The 57th round NSSO data paints a scary picture: only 43 per cent of the rural and 36 per cent of the urban people are gainfully employed! No wonder that a Planning Commission task force report warned that unless steps were taken urgently, unemployment in 2007 will reach 40 million, with severe socio-economic impact. [Outlook, February 2, 2004]
Nearly 20% of the engineering graduates in the country in 1990s are unemployed and the three states – Tamil Nadu, Karnataka and Andhra Pradesh – account for three-fourths of them. And the figure runs into lakhs. India is depending on low-end jobs outsourced by the US.
NDA’s Claim : “Additional 20 million jobs will be created during the Tenth Plan.” [Economic Survey, 2002-03]
Reality : According to the figures given by the Economic Survey, organised sector employment as on March 31, 2001, was 27.8 million. Since the NDA government took over, there was a decrease of 0.6% in employment in the organised sector (about 1.6 lakh jobs) in 2001 as compared to the previous year. Public sector jobs declined by 1.8 lakh in 2001 over 2000. What to speak of an increase and 20 million new jobs?
If India is to create even 10 million jobs the economy has to grow at 10% per annum and under the NDA government the average growth rate was about half of that (5.3%).
The data available from the 939 employment exchanges in the country indicate that as on September 2002, the number of jobseekers registered with the employment exchanges was of the order of 4.16 crore , out of which, around 70% are educated (10th standards and above). The number of women job-seekers registered was of the order of 1.08 crore (26% of total job-seekers). The placement effected by the employment exchange at the all-India level during 2001 was of the order of 1.69 lakh. [Economic Survey, 2002-03]. At this rate it would take 246 years to provide jobs for all! The sons and daughters of great grand children of those who are presently waiting for jobs would be ready by then to take up jobs!!
III. Social Sectors
US spends close to 28% of its gross domestic product (GDP) on social security schemes while UK, France and Germany spend 29%, 45% and 55% respectively. India spends a measly amount of 1.1% of its GDP on social sectors. [ The Economic Times, December 31, 2003]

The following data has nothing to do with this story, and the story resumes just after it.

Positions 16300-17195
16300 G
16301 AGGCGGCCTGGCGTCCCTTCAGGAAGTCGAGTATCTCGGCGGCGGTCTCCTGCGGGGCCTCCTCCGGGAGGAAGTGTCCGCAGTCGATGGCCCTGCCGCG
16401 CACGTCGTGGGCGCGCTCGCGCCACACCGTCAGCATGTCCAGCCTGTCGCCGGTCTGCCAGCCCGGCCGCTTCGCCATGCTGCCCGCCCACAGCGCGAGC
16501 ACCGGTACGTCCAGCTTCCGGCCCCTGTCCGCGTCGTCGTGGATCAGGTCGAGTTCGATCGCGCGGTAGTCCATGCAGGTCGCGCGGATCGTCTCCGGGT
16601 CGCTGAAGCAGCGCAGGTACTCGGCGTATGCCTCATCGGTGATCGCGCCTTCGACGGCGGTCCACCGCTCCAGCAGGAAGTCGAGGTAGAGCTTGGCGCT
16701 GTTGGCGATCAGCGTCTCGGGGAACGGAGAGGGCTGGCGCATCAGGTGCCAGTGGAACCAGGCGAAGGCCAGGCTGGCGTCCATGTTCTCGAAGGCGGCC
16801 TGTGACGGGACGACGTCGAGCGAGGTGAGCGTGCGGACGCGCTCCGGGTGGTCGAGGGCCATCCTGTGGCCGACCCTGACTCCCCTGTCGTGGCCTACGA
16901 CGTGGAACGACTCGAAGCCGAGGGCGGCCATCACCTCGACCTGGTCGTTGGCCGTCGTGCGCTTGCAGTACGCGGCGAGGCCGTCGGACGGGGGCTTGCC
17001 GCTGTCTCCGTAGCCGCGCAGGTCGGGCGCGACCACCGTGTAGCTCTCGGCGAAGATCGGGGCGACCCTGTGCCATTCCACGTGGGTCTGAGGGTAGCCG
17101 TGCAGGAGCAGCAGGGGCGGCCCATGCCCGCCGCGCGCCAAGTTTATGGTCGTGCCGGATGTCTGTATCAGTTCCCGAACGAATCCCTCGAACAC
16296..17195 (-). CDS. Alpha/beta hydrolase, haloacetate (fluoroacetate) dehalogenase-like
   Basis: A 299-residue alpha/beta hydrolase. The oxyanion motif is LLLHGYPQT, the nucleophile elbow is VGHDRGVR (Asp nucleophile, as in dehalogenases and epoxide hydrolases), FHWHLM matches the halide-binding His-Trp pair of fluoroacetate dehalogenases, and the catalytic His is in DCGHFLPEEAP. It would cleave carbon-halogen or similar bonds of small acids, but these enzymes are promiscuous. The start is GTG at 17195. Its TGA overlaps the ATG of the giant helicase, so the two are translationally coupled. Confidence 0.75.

NDA’s Claim: “Rural electrification has been proceeding fast, with ten states having achieved 100 percent village electrification. The country is slated to electrify all villages by 2007. Apart from electrification, rural infrastructure is being strengthened through the Pradhan Mantri Gram Sadak Yojana (PMGSY), under which more than 10,000 rural roads have already been constructed”. [Economic Survey, 2002-03]
Reality : 1.6 lakh villages remain unconnected by all-weather roads.
About 40% of the rural habitations are not connected by all-weather roads. [Source: Asian Development Bank’s website adb.org]
In order to achieve the objectives of the Programme, a requirement of Rs. 60,000 crore has been estimated for the Programme. For the present, available source of funds, is 50% share of the cess on High Speed Diesel (HSD) amounting to approximately Rs. 2500 crore per annum, which is clearly inadequate to finance a Programme of this magnitude in a definite time-frame (2000-2007). [Pradhan Mantri Gram Sadak Yojana (PMGSY) report.]
“Around 80,000 villages in India are yet to get power connection”. [Planning Commission’s Working Group Report to the Power Ministry.]
It is a matter of shame for all of us that even after 56 years of Independence, 63 per cent of all rural households in India do not have electricity and use kerosene for lighting. Even for those rural areas, which are electrified, there is a tremendous shortage of power supply. Thus it is not uncommon for these areas to have 10-15 hours of blackouts and brownouts every day. [Project Monitor, January 8, 2004]